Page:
Irked by changes to the presidential nominating process that will make future contests more favorable to establishment candidates like Mitt Romney, Ron Paul backers at the Republican convention loudly booed House Speaker John Boehner as he presided over the final adoption of those rules on the convention floor.
Though not as fractious as some had anticipated—Paul supporters had talked of staging a little rebellion and trying to nominate Paul from the floor at the convention—the spat highlighted the divided nature of the party just as the presidential race hits the home stretch.
The divide centered around several changes to the nominating process pushed through Fridayat a meeting of the powerful Rules Committee by Romney’s top legal advisor, Ben Ginsberg, that were designed to make it more difficult for an insurgent campaign to secure delegates en route to the convention. The changes dictated that delegates be bound to vote in accordance with the results of state primaries and caucuses, thus limiting the ability of candidates to boost their support later on at state conventions.
Paul lagged significantly at the polls, but his supporters quietly worked behind the scenes to propel their chosen delegates into the mix, meaning that he could have more support on the convention floor than he enjoyed at the ballot box. The new changes effectively nixed that strategy for future campaigns, drawing the ire of Paul supporters, activists and other conservatives who said the change would limit grassroots campaigns.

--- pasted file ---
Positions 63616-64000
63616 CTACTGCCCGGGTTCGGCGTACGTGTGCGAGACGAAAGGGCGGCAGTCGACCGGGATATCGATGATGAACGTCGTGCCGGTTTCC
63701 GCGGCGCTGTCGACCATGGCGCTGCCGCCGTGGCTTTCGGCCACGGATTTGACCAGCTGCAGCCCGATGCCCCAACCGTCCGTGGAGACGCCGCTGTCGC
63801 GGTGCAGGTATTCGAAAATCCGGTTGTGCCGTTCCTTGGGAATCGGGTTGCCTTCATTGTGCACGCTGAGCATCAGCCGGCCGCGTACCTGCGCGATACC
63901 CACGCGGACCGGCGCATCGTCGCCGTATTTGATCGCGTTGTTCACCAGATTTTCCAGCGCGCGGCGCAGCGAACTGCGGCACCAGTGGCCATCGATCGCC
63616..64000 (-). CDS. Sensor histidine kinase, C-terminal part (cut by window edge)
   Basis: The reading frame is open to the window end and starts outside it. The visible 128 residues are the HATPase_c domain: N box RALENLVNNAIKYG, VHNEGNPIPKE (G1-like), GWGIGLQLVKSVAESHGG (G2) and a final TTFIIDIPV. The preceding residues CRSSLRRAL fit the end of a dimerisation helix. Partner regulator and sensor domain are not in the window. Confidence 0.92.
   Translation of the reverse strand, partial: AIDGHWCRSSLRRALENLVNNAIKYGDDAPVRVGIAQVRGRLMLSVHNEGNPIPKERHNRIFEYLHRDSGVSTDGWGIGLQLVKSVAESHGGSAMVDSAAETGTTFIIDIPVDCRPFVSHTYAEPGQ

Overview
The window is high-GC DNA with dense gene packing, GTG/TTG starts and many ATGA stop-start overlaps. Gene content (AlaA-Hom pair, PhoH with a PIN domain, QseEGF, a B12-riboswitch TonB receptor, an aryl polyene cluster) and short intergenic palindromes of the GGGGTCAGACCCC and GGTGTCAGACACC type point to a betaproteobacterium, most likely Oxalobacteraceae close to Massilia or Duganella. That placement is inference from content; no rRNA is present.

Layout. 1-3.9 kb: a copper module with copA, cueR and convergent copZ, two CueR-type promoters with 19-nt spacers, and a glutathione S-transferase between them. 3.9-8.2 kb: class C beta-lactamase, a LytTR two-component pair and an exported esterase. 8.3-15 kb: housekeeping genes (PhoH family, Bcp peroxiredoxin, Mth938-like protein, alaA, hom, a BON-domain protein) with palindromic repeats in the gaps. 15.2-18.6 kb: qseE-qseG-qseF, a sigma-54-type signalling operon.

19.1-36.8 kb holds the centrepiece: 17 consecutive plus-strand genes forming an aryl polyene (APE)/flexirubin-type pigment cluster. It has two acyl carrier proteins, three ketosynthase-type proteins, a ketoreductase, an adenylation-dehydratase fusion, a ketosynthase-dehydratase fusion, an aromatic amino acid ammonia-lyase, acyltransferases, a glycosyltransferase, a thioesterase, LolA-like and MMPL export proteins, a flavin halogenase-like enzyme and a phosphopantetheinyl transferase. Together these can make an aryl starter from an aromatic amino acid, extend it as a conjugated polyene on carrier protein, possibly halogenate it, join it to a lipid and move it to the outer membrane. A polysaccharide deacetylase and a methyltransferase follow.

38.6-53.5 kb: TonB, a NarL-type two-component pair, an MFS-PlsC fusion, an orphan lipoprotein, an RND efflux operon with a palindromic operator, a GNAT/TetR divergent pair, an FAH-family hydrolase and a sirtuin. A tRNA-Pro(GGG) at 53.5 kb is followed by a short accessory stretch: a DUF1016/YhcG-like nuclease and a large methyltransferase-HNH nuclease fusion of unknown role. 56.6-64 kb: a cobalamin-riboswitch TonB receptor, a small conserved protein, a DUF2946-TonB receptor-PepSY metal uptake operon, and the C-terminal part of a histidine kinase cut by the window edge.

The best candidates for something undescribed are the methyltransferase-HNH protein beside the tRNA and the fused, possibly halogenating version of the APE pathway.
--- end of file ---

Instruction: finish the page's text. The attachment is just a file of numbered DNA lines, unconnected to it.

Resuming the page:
On top of that, the Republican National Committee also barred twenty Paul supporters from Maine from serving as delegates, saying that their election violated party rules.
Fast forward to Tuesday, where Boehner stood before the convention and put the new rules up for a voice vote to all the assembled delegates. Though both the ayes and nays boomed as loud as each other, Boehner quickly said the rules were adopted and moved right along, prompting a chorus of boos and chants of, “Shame on you.”
Paul himself has been hesitant to embrace his party during what is otherwise a tightly choreographed, unanimous show of party loyalty and fervency. He declined to speak at the convention, claiming organizers offered him a speaking gig on the condition that he let them vet his speech and that he offer a full endorsement of Romney. In an interview with the New York Times, he said he doesn’t “fully endorse” Romney’s candidacy, and later told Fox News that he was unsure if he would even vote for him.